The Clean Energy Finance Corporation (CEFC), SMBC and Westpac have provided a A$113mn senior debt facility for a wind farm in Australia.

The A$250mn Crudine wind farm will be developed by CWP Renewables and Partners, with an off-take agreement in place with Meridian Energy Australia. It will add 135MW to the grid, powering 55,000 homes in New South Wales each year.

It marks the 10th wind project financed by the CEFC, a government funding agency, whose debt facilities have totalled A$700mn since 2013.

Andrew Gardner, the wind investment lead at the CEFC, tells GTR that the sector is becoming more attractive to commercial financiers due to falling costs and improvements in technology.

“On the technology side, we’ve been seeing the level and cost of wind falling in Australia. That’s a function of capital costs, upfront construction cost, but also increased turbine sizes and longer turbine lives. The turbine sizes are helping the economics of the projects,” he says, in a telephone interview.

Projects are also starting to get bundled in a manner that’s more attractive to commercial financiers. In late-2017, for instance, the CEFC funded Australia’s first fully integrated wind, solar and battery project, at the central north Queensland Kennedy energy park.

The A$160mn hybrid project helped overcome problems around grid reliability, which can be attractive to off-takers, Gardner says. Furthermore, the fact that solar typically produces earlier in the day, while wind delivers at night, makes the resource profiles complementary.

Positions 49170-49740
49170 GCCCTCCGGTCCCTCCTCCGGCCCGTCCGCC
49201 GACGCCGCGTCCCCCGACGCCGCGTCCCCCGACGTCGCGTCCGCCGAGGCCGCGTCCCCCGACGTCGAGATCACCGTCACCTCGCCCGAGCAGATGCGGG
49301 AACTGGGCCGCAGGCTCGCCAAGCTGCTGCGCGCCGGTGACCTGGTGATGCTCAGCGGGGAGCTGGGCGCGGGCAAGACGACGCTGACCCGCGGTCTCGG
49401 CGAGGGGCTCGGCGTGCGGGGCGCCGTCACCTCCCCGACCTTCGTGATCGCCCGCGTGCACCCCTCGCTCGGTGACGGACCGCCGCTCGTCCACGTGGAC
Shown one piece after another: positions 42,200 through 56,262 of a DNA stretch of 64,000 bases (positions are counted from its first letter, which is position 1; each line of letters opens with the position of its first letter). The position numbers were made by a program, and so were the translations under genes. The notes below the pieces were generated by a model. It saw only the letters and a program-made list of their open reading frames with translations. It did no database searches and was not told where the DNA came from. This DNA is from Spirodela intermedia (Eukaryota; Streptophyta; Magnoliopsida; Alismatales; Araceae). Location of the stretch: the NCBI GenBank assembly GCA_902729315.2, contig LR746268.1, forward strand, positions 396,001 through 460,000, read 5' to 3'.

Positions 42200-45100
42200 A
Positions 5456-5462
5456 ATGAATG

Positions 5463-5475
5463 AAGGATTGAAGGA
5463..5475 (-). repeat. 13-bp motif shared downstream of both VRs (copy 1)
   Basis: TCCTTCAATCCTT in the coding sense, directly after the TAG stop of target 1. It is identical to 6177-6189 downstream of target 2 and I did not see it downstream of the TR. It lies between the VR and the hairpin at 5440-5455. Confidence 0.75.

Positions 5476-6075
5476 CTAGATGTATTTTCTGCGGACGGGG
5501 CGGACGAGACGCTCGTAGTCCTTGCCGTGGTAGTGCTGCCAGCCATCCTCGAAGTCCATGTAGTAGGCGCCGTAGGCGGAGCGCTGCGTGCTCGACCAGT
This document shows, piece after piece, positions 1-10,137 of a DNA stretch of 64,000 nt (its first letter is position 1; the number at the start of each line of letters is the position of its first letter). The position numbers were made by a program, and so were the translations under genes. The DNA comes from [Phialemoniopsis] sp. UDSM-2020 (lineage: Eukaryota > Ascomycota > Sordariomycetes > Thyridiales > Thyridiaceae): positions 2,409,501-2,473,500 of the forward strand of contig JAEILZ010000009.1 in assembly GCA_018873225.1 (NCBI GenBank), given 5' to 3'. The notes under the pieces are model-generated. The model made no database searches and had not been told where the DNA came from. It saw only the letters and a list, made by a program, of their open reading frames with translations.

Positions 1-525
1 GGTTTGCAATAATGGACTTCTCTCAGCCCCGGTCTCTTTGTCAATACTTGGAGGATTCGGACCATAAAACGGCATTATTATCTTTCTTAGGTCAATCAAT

“It also helps spread connection costs across two projects, which helps achieve economies of scale,” he adds.

In a general sense, financiers are becoming more comfortable with wind projects that they may not necessarily have funded before. The Crudine project comes with an element of merchant risk, however the falling costs associated with such projects brings the breakeven mark down, therefore adequately mitigating such risk.

“We’re certainly seeing more recently a growing interest in Australia from financiers. We’ve seen investors willing to look at financing projects that aren’t necessarily fully contracted, in the old space. So while merchant exposure is more challenging from a risk perspective, we are seeing more parties willing to play in that space,” Gardner says.

Japanese bank SMBC has been one of the most involved international players in Australia’s renewables sector.

In 2016, it was among the funders for the Sapphire wind farm and the Solar Flagships project. In 2017, meanwhile, it helped finance the Silverton wind farm and the Clare solar park.